And i too have been amazed by overwhelmingly positive responses to talks etc that I have not thought much of (and vice vers). It’s like gping to movies!!

      Jeremy

  3. Hi Jeremy,
    It is very interesting for me that you compare music, an arts based career, with teaching because before becoming an EFL teacher I was a film maker by profession. I did that for about 8 years before deciding to broaden my horizons and make the most of having family in Paraguay. One of the highlights of my film making career was making a music video for Newton Faulkner before he was famous. http://youtu.be/tk3sJmept3k
    One of the main differences between teaching and the arts is that in music and film, it does not matter how talented you are, you need a lucky break in order to make a serious career of it, and no amount of talent alone will make you more likely to get those breaks (well maybe an extreme amount). In the case of Newton Faulkner, he is clearly on of the most talented figures on the music scene but there are other people in the world with similar talents who are eeking out a living by doing the rounds trying to get noticed, while other less talented people hit the big time. His success is not purely down to his talent but also getting lucky and meeting the right people at the right time.
    I think that in teaching it is more of a meritocracy. It may not be quite as instantaneous to see the talent but it is recognizable and good teachers are in demand. So, I do think that good teachers will find their careers naturally progressing in a way that talented musicians, film makers and actors don’t. However, teaching is not such an attractive profession so there is a much smaller pool of people to recruit from.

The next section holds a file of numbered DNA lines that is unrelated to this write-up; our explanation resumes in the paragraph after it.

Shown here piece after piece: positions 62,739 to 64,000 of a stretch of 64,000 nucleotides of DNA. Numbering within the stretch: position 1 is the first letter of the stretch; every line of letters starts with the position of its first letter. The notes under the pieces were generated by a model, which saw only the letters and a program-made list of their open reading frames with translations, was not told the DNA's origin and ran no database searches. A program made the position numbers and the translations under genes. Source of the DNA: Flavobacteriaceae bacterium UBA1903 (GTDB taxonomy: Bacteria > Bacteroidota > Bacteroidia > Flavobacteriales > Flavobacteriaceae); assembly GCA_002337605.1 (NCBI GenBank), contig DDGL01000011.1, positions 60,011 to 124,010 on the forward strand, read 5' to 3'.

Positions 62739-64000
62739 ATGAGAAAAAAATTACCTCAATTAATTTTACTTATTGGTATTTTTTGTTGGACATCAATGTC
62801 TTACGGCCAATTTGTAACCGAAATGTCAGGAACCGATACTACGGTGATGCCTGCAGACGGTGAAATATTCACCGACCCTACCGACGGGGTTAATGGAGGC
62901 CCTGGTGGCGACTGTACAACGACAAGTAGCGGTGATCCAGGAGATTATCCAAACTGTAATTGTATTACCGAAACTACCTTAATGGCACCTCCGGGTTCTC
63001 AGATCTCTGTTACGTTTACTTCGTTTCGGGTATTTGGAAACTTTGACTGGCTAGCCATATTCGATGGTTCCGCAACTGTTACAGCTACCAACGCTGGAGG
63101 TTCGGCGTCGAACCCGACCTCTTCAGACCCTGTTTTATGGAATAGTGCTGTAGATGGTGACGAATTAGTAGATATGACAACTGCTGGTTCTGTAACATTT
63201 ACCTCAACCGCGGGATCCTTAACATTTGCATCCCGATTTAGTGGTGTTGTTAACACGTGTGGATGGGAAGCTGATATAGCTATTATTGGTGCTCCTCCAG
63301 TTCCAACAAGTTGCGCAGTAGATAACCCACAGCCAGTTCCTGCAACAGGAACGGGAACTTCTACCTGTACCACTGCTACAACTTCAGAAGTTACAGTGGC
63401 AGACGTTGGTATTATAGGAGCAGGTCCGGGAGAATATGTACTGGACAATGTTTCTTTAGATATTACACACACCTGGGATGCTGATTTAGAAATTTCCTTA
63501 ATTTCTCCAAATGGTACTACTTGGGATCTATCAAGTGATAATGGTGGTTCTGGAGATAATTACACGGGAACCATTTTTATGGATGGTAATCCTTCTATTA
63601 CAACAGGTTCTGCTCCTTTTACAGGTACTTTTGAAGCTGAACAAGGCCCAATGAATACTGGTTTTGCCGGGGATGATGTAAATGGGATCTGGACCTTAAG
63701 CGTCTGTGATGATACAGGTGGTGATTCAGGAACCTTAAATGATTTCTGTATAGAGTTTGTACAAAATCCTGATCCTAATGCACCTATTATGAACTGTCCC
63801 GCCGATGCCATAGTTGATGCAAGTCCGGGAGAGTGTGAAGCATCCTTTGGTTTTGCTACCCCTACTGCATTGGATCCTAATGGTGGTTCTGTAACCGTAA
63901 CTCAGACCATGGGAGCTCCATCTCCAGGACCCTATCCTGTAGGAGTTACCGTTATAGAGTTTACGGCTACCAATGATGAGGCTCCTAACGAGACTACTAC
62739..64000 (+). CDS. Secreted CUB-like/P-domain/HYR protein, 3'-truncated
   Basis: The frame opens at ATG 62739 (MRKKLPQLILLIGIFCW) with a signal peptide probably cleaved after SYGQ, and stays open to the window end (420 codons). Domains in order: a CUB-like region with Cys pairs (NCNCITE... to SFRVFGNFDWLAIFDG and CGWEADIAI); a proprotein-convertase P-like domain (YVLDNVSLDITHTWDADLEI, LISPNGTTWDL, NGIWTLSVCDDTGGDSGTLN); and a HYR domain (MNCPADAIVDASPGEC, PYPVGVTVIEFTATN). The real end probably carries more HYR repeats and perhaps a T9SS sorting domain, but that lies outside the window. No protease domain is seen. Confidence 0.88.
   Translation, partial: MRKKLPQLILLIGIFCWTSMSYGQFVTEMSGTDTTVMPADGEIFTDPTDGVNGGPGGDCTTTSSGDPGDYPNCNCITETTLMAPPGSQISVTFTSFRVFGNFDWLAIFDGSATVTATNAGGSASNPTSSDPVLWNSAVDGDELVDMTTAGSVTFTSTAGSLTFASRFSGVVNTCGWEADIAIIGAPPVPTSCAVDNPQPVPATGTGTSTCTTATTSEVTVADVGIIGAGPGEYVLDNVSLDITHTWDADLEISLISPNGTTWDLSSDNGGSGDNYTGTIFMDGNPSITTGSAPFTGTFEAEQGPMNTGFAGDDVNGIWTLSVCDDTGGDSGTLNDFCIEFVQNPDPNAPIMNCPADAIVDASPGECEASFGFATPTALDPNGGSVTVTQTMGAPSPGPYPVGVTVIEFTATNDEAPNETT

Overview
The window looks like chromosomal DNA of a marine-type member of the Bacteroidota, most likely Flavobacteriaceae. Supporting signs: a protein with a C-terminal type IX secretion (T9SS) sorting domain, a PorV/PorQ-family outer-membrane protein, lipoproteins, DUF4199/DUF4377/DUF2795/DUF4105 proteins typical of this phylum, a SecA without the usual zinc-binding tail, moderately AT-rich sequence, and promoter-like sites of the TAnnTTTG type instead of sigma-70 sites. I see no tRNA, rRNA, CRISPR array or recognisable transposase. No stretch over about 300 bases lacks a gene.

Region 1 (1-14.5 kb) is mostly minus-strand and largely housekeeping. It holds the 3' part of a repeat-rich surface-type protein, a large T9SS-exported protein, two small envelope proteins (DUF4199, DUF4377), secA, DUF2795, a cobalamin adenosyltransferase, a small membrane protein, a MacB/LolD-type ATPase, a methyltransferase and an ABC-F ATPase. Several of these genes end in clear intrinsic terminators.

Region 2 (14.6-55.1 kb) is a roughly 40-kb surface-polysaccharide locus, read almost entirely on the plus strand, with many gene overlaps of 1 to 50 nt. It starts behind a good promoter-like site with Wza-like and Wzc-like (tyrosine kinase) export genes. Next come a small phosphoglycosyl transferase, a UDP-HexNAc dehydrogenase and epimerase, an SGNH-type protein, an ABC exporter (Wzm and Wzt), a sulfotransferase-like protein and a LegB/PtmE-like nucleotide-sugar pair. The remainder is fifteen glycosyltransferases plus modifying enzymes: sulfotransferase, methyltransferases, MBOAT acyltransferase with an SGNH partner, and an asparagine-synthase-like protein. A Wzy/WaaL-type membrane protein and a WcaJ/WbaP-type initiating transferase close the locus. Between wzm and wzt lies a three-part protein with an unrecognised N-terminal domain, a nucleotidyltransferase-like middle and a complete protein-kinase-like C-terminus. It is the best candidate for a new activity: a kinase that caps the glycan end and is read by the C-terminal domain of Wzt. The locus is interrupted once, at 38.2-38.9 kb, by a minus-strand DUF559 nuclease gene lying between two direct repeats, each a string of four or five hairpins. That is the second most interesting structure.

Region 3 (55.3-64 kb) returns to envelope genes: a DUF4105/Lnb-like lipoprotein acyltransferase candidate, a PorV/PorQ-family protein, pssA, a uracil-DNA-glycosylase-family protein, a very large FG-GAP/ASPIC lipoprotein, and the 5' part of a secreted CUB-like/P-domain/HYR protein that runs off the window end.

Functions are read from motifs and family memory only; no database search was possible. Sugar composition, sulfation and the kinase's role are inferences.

Colin Munro
    English Language Club

    • Hi Colin,

      I loved your Newton Faulkner video. Fantastic.

      I think luck plays a huge part in everyone’s life one way or another. I like to believe that it has to be luck + talent that propels musicians etc forward.

      In teaching, it is possible to survive at the mediocre level, I guess, and many people do that all through their careers. But the teachers I admire are not like that! They’re not happy just to bounce along the bottom, but feel the need (for their students? For themselves?) to go further.

      Are you still making films/videos? Hopes so.

      Jeremy

      • Thanks Jeremy, I am glad you like the video. We had to keep it simple as it was very low budget.
        Well I am starting to get back into making videos now, but I am focusing on making videos for teaching English. I am trying to use YouTube annotations feature creatively to make the videos interactive (it is a shame they don’t work on iPads or Blackberrys atm). My first attempt was an interactive phonetic chart, and then an exercise for beginners to do with the verb ‘to be’, you can see them here at my channel
        http://www.youtube.com/englanguageclub
        Now I am working on producing video grammar classes that will consist of about 5 videos each. The fist being an explanation followed by 4 or five exercises.
        They will be free for students and teacher to use, obviously as they are on YouTube but I hope to make some money by getting on the YT partner program in the future, but first I need to get more video up there and make sure that they are really useful for people.

        Colin Munro
        English Language Club

Leave a Reply

Fill in your details below or click an icon to log in:

WordPress.com Logo

You are commenting using your WordPress.com account. Log Out / Change )

Twitter picture

You are commenting using your Twitter account. Log Out / Change )

Facebook photo

You are commenting using your Facebook account. Log Out / Change )

Google+ photo

You are commenting using your Google+ account. Log Out / Change )

Connecting to %s